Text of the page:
As Growing Demand for Squalene Leads to More Shark Deaths, Olives Offer a Solution

Olives are becoming more popular as a source of squalene in cosmetics, yet 90 percent of the industry still relies on shark liver oil resulting in 2.7 million shark deaths annually.
Grey reef shark
By Lisa Anderson
Jul. 19, 2021 09:12 UTC

The demand for squa­lene — a lipid used in cos­met­ics and vac­cines — has grown in recent years, and olives are increas­ingly being touted as a more sus­tain­able source than shark liv­ers, but cost remains a con­cern.

Olive-derived squa­lene is 30 per­cent more expen­sive than the alter­na­tive from shark liv­ers. Even with olives steadily becom­ing more pop­u­lar as a source of squa­lene in cos­met­ics, 90 per­cent of the indus­try relies on shark liver oil and is respon­si­ble for 2.7 mil­lion shark deaths annu­ally.

Squalene and its hydro­genated coun­ter­part, squalane, are used in cos­met­ics as emol­lients; and in vac­cines as adju­vants, which boost the immune sys­tem response.

See Also:Biomass from Olive Groves Fuels Heineken Factory in Southern Spain

According to the Food and Agriculture Organization of the United Nations (FAO), approx­i­mately 2,500 to 3,000 sharks are needed to har­vest one ton of squa­lene.

By con­trast, the Olive Wellness Institute esti­mates that between 77 and 1,250 tons of olive oil (depend­ing on the olive vari­ety, extrac­tion method and level of refin­ing) pos­sess the same amount of squa­lene. Extra vir­gin olive oil has the high­est lev­els of lipid of any veg­etable oil.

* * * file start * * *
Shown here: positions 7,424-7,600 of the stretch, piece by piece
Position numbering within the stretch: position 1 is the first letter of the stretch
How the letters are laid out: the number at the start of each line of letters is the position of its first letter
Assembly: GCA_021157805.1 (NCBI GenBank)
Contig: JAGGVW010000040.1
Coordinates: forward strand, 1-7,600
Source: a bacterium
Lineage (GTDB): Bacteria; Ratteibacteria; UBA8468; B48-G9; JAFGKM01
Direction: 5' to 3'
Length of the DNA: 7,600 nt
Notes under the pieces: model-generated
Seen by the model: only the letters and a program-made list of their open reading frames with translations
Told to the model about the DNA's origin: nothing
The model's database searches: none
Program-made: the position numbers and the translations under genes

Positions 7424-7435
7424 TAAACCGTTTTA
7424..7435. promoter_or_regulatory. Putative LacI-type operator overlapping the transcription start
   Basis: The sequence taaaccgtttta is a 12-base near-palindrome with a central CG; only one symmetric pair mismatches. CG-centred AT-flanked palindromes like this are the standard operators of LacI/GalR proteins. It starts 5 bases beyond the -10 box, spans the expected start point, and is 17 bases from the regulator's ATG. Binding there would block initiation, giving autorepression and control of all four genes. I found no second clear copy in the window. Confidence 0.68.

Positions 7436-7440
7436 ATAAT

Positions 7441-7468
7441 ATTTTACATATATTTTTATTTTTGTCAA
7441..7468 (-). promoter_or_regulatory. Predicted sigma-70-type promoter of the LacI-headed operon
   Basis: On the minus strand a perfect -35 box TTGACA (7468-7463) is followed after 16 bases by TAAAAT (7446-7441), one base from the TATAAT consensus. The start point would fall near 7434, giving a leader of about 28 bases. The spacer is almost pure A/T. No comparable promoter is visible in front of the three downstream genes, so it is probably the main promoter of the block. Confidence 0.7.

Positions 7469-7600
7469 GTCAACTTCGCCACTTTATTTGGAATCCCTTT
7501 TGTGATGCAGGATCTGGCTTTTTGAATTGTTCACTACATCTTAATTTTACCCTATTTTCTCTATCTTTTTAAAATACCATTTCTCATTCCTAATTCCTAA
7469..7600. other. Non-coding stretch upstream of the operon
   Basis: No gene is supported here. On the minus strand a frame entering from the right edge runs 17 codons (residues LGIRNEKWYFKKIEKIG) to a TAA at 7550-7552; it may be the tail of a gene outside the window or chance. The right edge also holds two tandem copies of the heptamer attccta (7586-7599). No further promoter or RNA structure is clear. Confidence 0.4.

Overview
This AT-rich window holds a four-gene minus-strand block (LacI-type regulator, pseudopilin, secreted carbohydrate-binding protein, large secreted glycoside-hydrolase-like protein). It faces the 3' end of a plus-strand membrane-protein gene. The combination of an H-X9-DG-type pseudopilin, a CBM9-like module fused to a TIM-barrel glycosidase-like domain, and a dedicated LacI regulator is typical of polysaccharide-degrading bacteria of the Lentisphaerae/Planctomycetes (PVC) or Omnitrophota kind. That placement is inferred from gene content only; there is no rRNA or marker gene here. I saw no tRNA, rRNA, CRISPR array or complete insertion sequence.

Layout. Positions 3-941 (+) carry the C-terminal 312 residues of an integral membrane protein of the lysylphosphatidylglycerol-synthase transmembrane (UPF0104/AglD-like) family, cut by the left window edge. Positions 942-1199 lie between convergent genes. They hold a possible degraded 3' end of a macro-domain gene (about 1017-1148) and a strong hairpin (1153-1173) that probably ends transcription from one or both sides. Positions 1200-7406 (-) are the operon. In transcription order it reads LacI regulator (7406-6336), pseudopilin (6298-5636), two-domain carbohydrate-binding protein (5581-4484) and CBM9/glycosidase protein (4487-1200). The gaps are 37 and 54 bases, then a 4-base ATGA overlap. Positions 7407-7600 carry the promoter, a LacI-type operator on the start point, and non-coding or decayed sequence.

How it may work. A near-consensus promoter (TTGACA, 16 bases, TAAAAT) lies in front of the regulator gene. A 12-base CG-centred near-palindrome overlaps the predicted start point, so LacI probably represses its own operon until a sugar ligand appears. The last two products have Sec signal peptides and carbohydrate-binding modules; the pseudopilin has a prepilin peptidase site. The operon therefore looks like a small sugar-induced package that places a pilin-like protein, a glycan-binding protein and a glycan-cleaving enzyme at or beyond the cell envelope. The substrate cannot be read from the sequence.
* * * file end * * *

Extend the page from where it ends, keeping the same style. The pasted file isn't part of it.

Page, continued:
Although a large pro­por­tion of the shark-derived ver­sion of this lipid comes from bycatch, when sharks are unin­ten­tion­ally caught in fish­ing nets, the con­cern is that the sharks are cap­tured instead of set free due to the demand for squa­lene.

This goes unde­tected and makes it vir­tu­ally impos­si­ble to estab­lish how many sharks are caught exclu­sively for squa­lene.

Late last year, with sci­en­tists rac­ing to develop a range of Covid-19 vac­cines, con­ser­va­tion­ists started express­ing con­cern about the impact on shark pop­u­la­tions as the demand for squa­lene increased.

While none of the approved Covid-19 vac­cines use shark squa­lene, five of the 300 vac­cines in devel­op­ment do.

However, envi­ron­men­tal­ists are con­cerned that if Covid-19 vac­cines con­tain­ing squa­lene are widely approved and the coro­n­avirus vac­cine becomes an annual require­ment, as some health experts pre­dict, demand for the lipid will increase.


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